The City of Hobart has released a discussion paper to prepare a new Sandy Bay and Mount Nelson neighbourhood plan, and proposes a separated cycleway along Sandy Bay Road.
The paper begins with a statement of commitment to addressing climate change in Hobart to help people “move toward zero emissions as quickly as possible by choosing to ride or walk, using public transport or buying an electric vehicle”.
It also sets out a guiding principle for transport planning:
“Improvement is required to give residents and visitors greater choice in how they travel around and to the study area, thus reducing reliance on private vehicles. This will include multi-modal transport routes, improvements to the bus service, travel by pedestrians, cyclists and other micro-mobility modes such as e-bikes, scooters and e-scooters.”
This principle informs Direction 4 in the paper, which is to “provide accessible and pedestrian-friendly, sustainable transport options”.
The main proposal is for a separated cycleway to run the length of Sandy Bay Road for use by bicycles and electric scooters and other devices.
The paper also recommends further investigation into a secondary cycling route along Grosvenor and Regent streets or Churchill Avenue, and a better connection across the top of Mount Nelson.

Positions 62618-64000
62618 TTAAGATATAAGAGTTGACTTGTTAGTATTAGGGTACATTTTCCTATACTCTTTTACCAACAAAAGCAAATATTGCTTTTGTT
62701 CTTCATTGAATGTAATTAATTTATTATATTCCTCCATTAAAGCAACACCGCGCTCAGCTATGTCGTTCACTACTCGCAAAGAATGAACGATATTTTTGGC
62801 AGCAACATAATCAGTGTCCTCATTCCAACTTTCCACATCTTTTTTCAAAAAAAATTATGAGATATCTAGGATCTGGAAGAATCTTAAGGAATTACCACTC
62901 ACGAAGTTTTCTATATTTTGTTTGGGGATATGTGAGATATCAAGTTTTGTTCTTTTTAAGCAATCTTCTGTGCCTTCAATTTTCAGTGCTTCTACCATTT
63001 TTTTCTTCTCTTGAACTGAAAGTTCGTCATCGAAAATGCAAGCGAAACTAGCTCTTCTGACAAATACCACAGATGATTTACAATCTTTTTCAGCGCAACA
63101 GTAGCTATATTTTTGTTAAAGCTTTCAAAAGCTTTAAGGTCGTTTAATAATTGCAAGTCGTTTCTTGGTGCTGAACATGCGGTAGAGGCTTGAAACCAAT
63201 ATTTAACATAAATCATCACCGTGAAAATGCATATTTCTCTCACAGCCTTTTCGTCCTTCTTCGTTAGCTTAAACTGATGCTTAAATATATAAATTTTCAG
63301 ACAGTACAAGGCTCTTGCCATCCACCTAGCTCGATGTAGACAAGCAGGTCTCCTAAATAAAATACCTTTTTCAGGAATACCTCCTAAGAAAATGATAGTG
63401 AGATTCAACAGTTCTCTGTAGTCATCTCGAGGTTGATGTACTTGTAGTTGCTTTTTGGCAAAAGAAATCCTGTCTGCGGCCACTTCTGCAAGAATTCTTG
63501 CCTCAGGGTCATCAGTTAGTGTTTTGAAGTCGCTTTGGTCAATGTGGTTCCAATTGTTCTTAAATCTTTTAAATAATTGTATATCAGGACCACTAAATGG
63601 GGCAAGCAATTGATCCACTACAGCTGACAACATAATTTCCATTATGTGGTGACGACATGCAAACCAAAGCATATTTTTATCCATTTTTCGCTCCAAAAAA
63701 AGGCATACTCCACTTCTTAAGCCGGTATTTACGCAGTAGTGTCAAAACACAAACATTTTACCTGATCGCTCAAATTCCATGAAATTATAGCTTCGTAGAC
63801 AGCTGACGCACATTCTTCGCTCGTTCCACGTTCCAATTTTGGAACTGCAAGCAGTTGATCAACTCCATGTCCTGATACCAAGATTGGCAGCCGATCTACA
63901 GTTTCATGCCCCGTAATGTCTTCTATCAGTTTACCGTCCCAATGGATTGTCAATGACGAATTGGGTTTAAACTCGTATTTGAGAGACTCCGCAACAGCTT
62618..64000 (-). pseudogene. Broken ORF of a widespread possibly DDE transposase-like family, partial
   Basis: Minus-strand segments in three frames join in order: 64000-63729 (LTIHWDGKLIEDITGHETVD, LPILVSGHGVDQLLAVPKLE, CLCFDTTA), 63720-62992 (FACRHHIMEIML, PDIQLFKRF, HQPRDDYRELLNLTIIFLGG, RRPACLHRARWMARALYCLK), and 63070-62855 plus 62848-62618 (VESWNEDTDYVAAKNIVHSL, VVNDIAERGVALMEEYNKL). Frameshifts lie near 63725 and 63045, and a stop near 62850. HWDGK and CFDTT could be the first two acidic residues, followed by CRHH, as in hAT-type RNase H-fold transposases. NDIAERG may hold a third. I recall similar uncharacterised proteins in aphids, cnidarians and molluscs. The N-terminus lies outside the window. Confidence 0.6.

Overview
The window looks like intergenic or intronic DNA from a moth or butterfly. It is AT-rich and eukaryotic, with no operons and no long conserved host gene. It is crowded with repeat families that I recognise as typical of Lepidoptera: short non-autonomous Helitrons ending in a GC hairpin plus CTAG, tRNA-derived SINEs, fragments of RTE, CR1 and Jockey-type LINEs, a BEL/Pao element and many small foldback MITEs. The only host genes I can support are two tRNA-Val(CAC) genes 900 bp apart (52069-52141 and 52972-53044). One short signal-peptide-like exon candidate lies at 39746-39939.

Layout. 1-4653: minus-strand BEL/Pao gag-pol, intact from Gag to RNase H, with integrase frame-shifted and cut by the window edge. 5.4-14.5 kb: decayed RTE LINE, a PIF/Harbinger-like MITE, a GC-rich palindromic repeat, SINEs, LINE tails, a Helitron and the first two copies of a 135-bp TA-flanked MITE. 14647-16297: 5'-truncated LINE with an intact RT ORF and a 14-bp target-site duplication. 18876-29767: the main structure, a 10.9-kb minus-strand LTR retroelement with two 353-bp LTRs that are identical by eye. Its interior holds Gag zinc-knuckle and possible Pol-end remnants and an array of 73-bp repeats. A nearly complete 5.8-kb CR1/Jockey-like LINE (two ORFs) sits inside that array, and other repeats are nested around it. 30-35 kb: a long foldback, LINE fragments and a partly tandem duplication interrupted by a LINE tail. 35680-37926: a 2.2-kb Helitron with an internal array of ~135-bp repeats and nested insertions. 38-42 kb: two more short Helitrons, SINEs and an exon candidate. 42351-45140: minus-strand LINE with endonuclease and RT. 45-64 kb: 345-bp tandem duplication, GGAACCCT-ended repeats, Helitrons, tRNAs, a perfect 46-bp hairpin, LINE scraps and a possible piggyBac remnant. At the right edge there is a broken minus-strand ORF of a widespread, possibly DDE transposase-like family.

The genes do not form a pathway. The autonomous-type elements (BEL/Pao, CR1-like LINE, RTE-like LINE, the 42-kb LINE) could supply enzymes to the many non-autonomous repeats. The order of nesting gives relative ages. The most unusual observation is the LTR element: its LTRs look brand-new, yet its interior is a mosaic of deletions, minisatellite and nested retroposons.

The paper suggests that more advocacy from the council is needed to allow bikes and scooters on board public transport and calls for more end-of-trip facilities for riders.
Battery Point Walkway
Despite a council commitment on 17 July that consideration of the Battery Point Walkway would be included in the Sandy Bay and Mount Nelson plan, the only mention of the walkway in the discussion paper is a reference to its connection to any Sandy Bay path. The paper also recommends investigation of the feasibility of, and funding opportunities for, a coastal trail to connect Battery Point to Sandy Bay Point.
At the same meeting, the council agreed a report on the walkway's feasibility would be presented to council in December, before the draft plan is due to be released in 2024.
Cycling also gets a mention in Direction 3, which outlines provision of outdoor recreation and places for people to connect, as a means of enhancing wellbeing in the community.
The paper proposes to “establish clear and dedicated connections for pedestrian and micro-mobility devices that provide safe, convenient and accessible access to and along the waterfront”. It includes a map showing a route along the river from the Searchlight up to Short Beach.
A ferry terminal is proposed for Wrest Point or nearby, as is a path linking Mt Nelson Signal Station to Wrest Point.
The paper acknowledges the potential for redevelopment of the university’s Sandy Bay campus to improve transport links in the area, including a path linking Nelson Road to the beach.
It also recommends investigation of recreational opportunities in the area, including the potential to better connect existing trail networks where this does not damage the environment.
Comments on the paper are being accepted before 1 January 2024 and a community workshop is being held on Tuesday 28 November, 5.30pm–7pm, at the Sandy Bay Bowls Club.
To make comment or register for the workshop, visit https://yoursay.hobartcity.com.au/mount-nelson-sandy-bay-neighbourhood-plan